Then we were at some more palaces: the Upper and Lower Belvederes. We walked up the hill through the formal gardens. Often we see gardens which consist mostly of grass and gravel paths, with few shrubs or ornamentals. The pattern of the grass is the main point; these are gardens that are designed to The dome is punctured by 8 circular windows and a circular hole at the top; the remainder is frescoed in a rose pink mural of rococo beauty Karlskirche Dome be gazed at out of remote balcony windows and appreciated for their geometric design.

The Upper Belvedere houses another museum; this time full of Gustav Klimt. He is enormously popular in Vienna; we have to admit he doesn't move us as much as other romantic artists. On the other hand, the building itself is filled with gorgeous marble and frescoes and sculptures and friezes.

After lunch in the museum cafe, we wound our way down the hill towards the center of town. We passed several more foreign delegation buildings, related to the U.N. offices in Vienna, and walked past the Theresium, another royal building which is now used as a school for diplomats.

Then we visited the Karlskirche, with its magnificent painted dome, and With white walls crossed with green lines, vertical and horizontal, and an arched entrance, the Karlsplatz subway station is a fine example of Viennese Jugendstil decoration Karlsplatz Subway Station saw the Jugendstil Metro stations designed by Otto Wagner. Our legs were tired, and we were grateful to be in the Musikverein again for the Vienna Philharmonic. While waiting for the program we noticed the balcony was held up by the same caryatids as grace the hotel across the street from our room.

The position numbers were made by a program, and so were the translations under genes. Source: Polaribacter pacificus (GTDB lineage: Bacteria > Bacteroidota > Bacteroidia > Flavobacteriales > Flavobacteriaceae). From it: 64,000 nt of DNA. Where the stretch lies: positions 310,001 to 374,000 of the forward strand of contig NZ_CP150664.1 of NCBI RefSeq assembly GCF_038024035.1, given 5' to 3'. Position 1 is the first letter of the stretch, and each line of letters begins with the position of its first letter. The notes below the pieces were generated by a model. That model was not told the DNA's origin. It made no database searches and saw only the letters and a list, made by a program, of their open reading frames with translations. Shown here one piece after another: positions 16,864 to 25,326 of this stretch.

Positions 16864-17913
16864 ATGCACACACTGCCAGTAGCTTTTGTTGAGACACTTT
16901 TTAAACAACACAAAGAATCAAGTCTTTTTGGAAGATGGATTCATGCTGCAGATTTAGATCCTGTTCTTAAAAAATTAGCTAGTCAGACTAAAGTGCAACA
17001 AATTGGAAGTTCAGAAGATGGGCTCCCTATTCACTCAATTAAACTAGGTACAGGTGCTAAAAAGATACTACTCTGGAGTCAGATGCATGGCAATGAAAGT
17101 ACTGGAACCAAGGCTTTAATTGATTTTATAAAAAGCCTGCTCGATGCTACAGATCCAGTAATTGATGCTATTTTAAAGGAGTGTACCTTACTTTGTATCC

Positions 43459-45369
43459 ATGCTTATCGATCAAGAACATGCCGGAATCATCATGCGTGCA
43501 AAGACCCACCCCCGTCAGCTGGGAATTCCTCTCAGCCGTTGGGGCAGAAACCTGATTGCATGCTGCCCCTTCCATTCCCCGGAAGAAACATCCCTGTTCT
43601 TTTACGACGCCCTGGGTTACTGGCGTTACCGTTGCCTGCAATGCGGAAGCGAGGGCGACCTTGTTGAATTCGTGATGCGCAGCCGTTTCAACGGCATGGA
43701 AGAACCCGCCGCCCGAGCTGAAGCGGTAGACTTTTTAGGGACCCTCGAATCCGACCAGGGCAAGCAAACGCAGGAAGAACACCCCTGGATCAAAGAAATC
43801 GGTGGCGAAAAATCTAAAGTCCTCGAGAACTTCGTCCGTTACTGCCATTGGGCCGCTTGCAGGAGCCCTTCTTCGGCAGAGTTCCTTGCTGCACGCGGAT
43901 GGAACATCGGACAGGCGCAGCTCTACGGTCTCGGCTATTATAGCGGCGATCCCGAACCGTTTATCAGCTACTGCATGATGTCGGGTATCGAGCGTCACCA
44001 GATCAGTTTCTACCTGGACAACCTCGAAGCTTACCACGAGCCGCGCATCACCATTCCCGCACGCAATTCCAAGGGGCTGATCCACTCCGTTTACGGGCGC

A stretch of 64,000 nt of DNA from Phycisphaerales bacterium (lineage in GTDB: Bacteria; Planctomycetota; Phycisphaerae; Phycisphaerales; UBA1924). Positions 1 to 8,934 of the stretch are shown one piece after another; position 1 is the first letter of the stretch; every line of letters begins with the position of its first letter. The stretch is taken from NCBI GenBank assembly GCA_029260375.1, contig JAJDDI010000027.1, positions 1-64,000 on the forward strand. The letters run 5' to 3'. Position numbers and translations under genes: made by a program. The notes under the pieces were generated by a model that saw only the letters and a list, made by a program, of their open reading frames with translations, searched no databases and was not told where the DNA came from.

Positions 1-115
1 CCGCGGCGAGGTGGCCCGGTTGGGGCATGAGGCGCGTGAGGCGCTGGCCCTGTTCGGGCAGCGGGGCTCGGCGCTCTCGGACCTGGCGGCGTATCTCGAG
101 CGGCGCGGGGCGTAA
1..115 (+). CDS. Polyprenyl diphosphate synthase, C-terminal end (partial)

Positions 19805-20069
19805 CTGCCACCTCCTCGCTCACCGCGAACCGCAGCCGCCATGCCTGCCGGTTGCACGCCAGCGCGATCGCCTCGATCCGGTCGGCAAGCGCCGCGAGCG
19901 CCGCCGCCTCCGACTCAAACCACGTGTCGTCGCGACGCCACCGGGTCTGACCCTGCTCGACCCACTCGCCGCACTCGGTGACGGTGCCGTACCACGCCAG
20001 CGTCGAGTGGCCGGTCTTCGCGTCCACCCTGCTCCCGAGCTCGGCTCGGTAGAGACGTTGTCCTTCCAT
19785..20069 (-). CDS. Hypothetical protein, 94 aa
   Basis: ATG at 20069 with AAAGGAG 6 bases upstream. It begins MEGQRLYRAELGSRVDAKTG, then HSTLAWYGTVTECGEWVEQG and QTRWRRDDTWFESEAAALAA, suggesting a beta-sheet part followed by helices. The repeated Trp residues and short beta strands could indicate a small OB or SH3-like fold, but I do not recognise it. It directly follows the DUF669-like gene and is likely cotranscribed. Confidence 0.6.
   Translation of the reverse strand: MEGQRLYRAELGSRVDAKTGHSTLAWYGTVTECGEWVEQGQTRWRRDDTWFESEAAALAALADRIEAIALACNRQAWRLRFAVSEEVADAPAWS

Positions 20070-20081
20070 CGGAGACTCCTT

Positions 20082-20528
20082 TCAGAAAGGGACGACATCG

The concert was the high point of our trip to Europe so far. A wonderful orchestra and a wonderful program. The first half was Bach, the second Mendelssohn, and with the exception of the second work by Bach, all were choral works. Helmut Rilling is a fine conductor, who is very courteous to his performers. And the soloists -- Juliane Banse, Katalin Halmai, Ingeborg Danz, Jonas Kauffmann, and Christian Gerhaher -- were terrific.

The Bach pieces were performed with a relatively small orchestra and choir, but when the performers returned to the stage after the intermission, we thought there couldn't be room for them all. There were about 85 men in the orchestra (yes, that's right, the only female we saw in the Vienna Philharmonic A few musicians in black tuxedos are standing as the orchestra begins to gather for the performance in the heavily gilt ornate music hall Before the concert began was a harpist in the first Bach cantata) and another 75 choir members. This was a gigantic ensemble and the music was equally wonderful.

We have no idea why we were not familiar with Mendelssohn's "Lobgesang" symphony-cantata in B major. It is a magnificent work, which we think is on a level with Beethoven's Ninth. We were spellbound through the entire work, and the audience reacted enthusiastically, with four bows. On the way back to the hotel we were humming along with the main Mendelssohn theme, introduced by trombones in the opening bars. Great experience!

We recommend working hard to get tickets to the Vienna Philharmonic. The concert we attended was entirely sold out to season ticket holders, but we were able to find tickets for this performance through one of the agencies. It's a case of some agencies having tickets, others not. By the way, it's a good indication of the Viennese love for music that the Philharmonic and Opera tickets are displayed in the windows of the ticket agencies, and not the theater tickets!